MIN WAGE, MAX BATTLE: President Joe Biden indicated during a Town Hall event Tuesday that he is open to negotiating on the proposal to raise the $15 minimum wage, a key part of his Covid relief bill, Wapo’s Erica Werner reports: http://wapo.st/3armQvR

Related Reads: ‘There is no next time’: Inside the left’s minimum-wage fight by The Daily Beasts’ Hanna Trudo and Sam Brodey: http://bit.ly/2Nwifjd | Small-business tax cuts eyed as sweetener for minimum wage boost by Roll Call’s Paul Krawzak: http://bit.ly/3dgVDxT

Not to mention: ‘Hell or high water:’ Manchin tells Biden he won’t back push to skirt Senate rules on relief bill by CNN’s Manu Raju and Ted Barrett: http://cnn.it/37n0M3z

SUE YOU: The NAACP, Dem Rep. Bennie Thompson (Miss.) and civil rights law firm Cohen Milstein Sellers & Toll filed a lawsuit Tuesday against the former president, Rudy Giuliani and two groups — the Proud Boys and Oath Keepers — alleging that they conspired to incite the deadly riots on Jan. 6 in order to prevent Congress from certifying the 2020 election. Reps. Hank Johnson (Ga.) and Bonnie Watson Coleman (N.J.) will join the litigation as plaintiffs in the coming days.

Our Maya King has the story: http://politi.co/3bbEqDj

RSVP: Two Senate committees have invited a series of top officials to testify in a joint hearing next Tuesday on the security failures behind the insurrection last month. They invited D.C. Metropolitan Police Chief Robert Contee, former Senate Sergeant at Arms Michael Stenger, former House Sergeant at Arms Paul Irving, and former U.S. Capitol Police Chief Steven Sund. Let’s see who says yes.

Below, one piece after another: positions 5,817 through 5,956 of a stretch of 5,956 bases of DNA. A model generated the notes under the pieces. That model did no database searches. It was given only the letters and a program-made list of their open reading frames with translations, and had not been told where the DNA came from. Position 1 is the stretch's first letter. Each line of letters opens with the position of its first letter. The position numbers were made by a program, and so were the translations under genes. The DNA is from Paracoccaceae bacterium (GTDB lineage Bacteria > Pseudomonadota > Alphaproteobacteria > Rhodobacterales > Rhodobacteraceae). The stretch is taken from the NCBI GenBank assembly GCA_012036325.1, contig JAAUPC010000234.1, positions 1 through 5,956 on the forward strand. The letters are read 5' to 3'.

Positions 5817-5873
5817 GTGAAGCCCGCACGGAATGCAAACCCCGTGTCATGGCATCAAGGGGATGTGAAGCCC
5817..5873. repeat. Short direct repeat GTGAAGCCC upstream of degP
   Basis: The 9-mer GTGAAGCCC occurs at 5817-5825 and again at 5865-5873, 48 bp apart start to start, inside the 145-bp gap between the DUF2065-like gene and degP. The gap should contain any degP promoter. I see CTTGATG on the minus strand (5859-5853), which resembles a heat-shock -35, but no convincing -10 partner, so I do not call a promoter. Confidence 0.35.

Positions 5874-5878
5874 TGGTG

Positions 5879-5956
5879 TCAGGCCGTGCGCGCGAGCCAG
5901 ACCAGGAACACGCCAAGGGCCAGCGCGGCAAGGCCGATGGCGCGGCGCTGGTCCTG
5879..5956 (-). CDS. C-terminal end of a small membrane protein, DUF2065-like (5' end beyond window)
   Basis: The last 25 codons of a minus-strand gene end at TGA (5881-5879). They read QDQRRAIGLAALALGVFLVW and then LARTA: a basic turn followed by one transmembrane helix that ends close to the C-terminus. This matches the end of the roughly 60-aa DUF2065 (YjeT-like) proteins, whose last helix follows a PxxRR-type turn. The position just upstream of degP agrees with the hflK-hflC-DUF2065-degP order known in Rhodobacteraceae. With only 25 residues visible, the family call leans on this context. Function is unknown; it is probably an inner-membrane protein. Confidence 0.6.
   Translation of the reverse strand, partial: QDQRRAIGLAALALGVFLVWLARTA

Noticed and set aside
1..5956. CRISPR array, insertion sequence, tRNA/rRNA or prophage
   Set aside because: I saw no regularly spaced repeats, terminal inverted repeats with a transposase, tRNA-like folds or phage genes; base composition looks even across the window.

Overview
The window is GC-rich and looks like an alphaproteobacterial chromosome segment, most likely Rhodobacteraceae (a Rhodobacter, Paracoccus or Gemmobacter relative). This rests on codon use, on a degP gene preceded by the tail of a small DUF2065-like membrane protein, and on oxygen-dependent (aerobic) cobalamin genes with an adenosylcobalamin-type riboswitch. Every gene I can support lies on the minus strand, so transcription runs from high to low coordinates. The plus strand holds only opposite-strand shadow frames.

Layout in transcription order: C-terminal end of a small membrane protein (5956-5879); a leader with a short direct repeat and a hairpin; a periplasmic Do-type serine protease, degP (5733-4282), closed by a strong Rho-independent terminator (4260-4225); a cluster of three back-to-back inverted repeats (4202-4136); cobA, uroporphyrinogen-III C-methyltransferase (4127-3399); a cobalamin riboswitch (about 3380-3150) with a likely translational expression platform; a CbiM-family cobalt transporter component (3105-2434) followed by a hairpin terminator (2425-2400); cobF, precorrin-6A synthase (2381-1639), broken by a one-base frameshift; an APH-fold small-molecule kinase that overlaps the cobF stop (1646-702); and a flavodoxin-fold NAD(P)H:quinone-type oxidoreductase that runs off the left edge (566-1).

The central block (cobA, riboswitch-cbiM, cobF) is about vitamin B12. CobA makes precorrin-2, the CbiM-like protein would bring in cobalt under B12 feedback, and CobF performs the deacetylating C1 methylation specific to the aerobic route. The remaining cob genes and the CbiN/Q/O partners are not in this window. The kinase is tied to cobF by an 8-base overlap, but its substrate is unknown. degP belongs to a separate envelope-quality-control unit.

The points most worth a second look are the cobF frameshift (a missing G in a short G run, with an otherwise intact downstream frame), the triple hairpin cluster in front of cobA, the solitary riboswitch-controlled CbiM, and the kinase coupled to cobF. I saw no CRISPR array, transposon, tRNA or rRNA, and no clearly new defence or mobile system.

NO CONFIDENCE: Ninety-two percent — or 611 out of the 657 Capitol Police officers — voted no confidence in Acting Capitol Police Chief Yogananda Pittman.

The six other members of the leadership also received no confidence votes, including Assistant Chief Chad Thomas with 96 percent voting no confidence, 84 percent for acting Assistant Chief Sean Gallagher, 85 percent for Deputy Chief Timothy Bowen, 91 percent for Deputy Chief Jeffrey Pickett, and 64 percent for Deputy Chief Eric Waldow.

But it is TBD what comes next. Roll Call’s Chris Marquette has more here: http://bit.ly/3s0r5oi

BOLSTERED: White House backs bipartisan calls for independent panel to study Jan. 6 riot by our Nick Niedzwiadek: http://politi.co/3qoo54y

Related Read: 9/11 Commissioners warn Democrats: 1/6 Commission won’t be easy by Kyle: http://politi.co/3qtheqG | Assistant House speaker: Capitol riot commission needed for ‘truth and accountability’ by our Daniel Payne: https://politi.co/3pnlV3L

DIRE SITUATION: “A grandmother slept in her car. Parents who ran out of firewood burned belongings to keep their children warm. A Richardson resident watched the battery level of her partner’s oxygen machine drain away, and desperately sought help to have it recharged.” by The Texas Tribune’s Shannon Najmabadi and Marissa Martinez: https://bit.ly/3bgVVC8